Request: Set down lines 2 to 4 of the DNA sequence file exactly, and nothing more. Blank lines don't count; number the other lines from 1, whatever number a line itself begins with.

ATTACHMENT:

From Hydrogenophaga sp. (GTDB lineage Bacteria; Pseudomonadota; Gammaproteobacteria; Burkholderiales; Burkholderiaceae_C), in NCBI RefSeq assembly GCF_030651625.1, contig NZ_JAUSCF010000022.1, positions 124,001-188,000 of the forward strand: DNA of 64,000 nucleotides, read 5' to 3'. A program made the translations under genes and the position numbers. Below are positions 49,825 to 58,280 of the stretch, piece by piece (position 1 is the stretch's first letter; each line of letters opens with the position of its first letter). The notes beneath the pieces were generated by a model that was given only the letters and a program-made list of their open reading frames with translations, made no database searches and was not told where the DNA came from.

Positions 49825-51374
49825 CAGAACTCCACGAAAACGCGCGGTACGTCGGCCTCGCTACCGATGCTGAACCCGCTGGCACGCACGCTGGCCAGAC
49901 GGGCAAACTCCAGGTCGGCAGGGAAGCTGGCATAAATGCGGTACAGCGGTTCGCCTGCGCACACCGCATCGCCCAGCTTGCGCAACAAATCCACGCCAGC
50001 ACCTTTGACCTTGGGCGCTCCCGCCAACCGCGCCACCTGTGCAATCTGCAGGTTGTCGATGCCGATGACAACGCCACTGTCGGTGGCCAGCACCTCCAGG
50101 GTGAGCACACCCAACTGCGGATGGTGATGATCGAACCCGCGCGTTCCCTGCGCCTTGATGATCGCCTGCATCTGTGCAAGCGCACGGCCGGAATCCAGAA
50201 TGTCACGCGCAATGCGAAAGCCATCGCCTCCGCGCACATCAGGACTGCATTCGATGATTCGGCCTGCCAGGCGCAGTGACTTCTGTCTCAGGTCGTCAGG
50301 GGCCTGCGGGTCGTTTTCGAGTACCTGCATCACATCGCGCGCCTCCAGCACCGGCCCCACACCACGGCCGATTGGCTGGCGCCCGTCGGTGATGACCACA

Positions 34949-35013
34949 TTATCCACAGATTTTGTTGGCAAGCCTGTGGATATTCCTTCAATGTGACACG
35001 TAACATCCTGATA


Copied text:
Positions 49825-51374
49825 CAGAACTCCACGAAAACGCGCGGTACGTCGGCCTCGCTACCGATGCTGAACCCGCTGGCACGCACGCTGGCCAGAC
49901 GGGCAAACTCCAGGTCGGCAGGGAAGCTGGCATAAATGCGGTACAGCGGTTCGCCTGCGCACACCGCATCGCCCAGCTTGCGCAACAAATCCACGCCAGC